I'm doing an investigation into the semantic foundations of mathematics, and I'm coming upon a very strange phenomenon over and over. I'm curious if there are any math heads in here that could comment on this research. This is a very subtle question that requires a basic computer science and mathematics background. This may sound strange at first until you read the entire argument.

In computer science, a

In C++, for example, floor() is a function that takes any floating point number as an argument, and computes and returns the value of the input rounded down to its nearest integer. E.g., the input of floor(5.4) computes an output of 5; floor(4.4992) computes 4; floor(3.29492) computes 3, etc.

Big deal—we have functions in math that compute outputs.

Or do we?

Do functions in math

According to wiki, and confirmed elsewhere:

In mathematics, a function is a

I.e., the definition of function is simply about ordered pairs of the

So if we define set X = { 1, 2, 3}

and set Y = { D, B, C, A }

We can define a function as:

\( f: X → Y \)

The function is defined NOT as a computational procedure, but

{(1, D), (2, C), (3, C)}

Is there a

Set A = { 1, 2, 3, 4, 5 }

and

Set B = { 2, 4, 6, 8, 10 }

{(1,2), (2,4), (3, 6), (4, 8), (5, 10)}

We do

Because in this context we are actually judging cardinality—or total number of elements—of a set by the

Set A = { 1, 2, 3, 4, 5 }

Set B = { 2, 4, 6, 8, 10 }

Set C = { £, ß, ç, œ, ® }

It's tempting to say we "generated set B" by the procedure f(x) = 2x. Indeed, if we put the values of set A through f(x) = 2x, we can actually

Even though a set in mathematics doesn't have addressable indexes like an array in computer science, the true definition of a bijection is between what could be considered

Let's extend this logic to number sets and we'll see something very unearthing. If we assume the capacity to create a unique symbol to represent any number, we've defined "base infinity" (base-∞). In this base,

How many indexes are there in ℕ? Infinite.

How many indexes are there in ℚ? Infinite.

How many indexes are there in ℤ? Infinite.

How many indexes are there in ℝ? Infinite.

Again, we do not determine whether or not there is a bijection between these due to a

A[0] == 1 → B[0] == 2 → C[0] == £

A[1] == 2 → B[1] == 4 → C[1] == ß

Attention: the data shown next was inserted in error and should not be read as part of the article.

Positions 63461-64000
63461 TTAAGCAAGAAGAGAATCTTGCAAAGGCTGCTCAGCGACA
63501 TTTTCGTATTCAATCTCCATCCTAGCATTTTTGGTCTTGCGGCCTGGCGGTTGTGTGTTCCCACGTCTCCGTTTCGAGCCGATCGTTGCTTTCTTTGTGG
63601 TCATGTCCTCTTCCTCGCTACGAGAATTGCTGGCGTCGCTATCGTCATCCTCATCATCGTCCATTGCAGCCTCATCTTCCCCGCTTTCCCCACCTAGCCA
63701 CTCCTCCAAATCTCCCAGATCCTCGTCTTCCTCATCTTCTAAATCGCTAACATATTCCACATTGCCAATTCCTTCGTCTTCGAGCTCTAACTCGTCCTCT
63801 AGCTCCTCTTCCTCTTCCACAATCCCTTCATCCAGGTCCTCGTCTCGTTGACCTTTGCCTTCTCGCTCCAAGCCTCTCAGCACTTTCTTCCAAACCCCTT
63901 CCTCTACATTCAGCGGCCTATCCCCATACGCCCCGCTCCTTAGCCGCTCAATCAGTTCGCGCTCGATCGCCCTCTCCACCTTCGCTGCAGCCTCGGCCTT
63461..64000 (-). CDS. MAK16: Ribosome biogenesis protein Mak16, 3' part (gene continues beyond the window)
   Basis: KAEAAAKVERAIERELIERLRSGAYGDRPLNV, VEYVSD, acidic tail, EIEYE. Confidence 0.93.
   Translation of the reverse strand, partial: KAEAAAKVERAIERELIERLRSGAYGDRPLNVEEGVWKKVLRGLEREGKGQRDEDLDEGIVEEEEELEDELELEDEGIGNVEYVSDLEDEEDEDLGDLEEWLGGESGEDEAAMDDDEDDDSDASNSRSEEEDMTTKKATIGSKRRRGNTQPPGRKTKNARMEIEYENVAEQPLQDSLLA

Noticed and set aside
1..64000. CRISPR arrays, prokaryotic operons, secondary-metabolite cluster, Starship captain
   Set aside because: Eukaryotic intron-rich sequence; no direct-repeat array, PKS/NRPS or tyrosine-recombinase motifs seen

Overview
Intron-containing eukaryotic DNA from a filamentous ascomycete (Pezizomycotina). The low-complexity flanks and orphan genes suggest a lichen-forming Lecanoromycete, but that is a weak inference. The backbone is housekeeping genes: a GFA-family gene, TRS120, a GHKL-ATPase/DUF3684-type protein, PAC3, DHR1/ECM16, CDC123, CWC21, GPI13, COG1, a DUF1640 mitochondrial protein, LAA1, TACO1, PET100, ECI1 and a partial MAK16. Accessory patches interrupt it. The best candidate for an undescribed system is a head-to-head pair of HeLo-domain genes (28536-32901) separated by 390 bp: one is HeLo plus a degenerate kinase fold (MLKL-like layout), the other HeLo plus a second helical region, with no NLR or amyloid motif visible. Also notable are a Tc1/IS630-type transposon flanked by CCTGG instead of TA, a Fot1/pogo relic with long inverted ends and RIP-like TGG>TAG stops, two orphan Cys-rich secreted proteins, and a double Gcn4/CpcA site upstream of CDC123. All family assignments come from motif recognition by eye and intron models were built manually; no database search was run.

A[2] == 3 → B[2] == 6 → C[2] == ç

A[3] == 4 → B[3] == 8 → C[3] == œ

A[4] == 5 → B[4] == 10 → C[4] == ®

…

By this logic, this is demonstrating that all infinite sets share the

In conclusion:

Indeed, if set A ⊆ set B and B ⊆ A then we have A = B.

If there is a 1-1 bijective function map set P to another set Q we say the number of elements (cardinality) of two sets are equal, and denoted by |P| = |Q|.

If we say |ℕ| has infinite cardinality and |ℝ| has infinite cardinality, the number of

In computer science, a

**function**is defined exclusively as a**procedure**that takes an input (argument) and**computes or generates**an output based on that input.In C++, for example, floor() is a function that takes any floating point number as an argument, and computes and returns the value of the input rounded down to its nearest integer. E.g., the input of floor(5.4) computes an output of 5; floor(4.4992) computes 4; floor(3.29492) computes 3, etc.

**"Computes"**is the very important operative term. A function in this*computer science context*is a**machine**that takes an input and computes, or**renders**an output. You put something in, you get something else out.Big deal—we have functions in math that compute outputs.

Or do we?

Do functions in math

**compute**outputs or do they**map elements only**? One may at first think this is no big deal, until we see something**very strange going on with number sets.**According to wiki, and confirmed elsewhere:

In mathematics, a function is a

**binary relation between two sets**that simply**associates**each element of the first set**to exactly one element of the second set**. What's very important here is that the sets do not need to contain numbers to do so; meaning, there is**no computation**involved with the generation of values for a target set (codomain).I.e., the definition of function is simply about ordered pairs of the

**contents of one set vs. another**,**not**about any**procedure**that**computes**the ordered pair.So if we define set X = { 1, 2, 3}

and set Y = { D, B, C, A }

We can define a function as: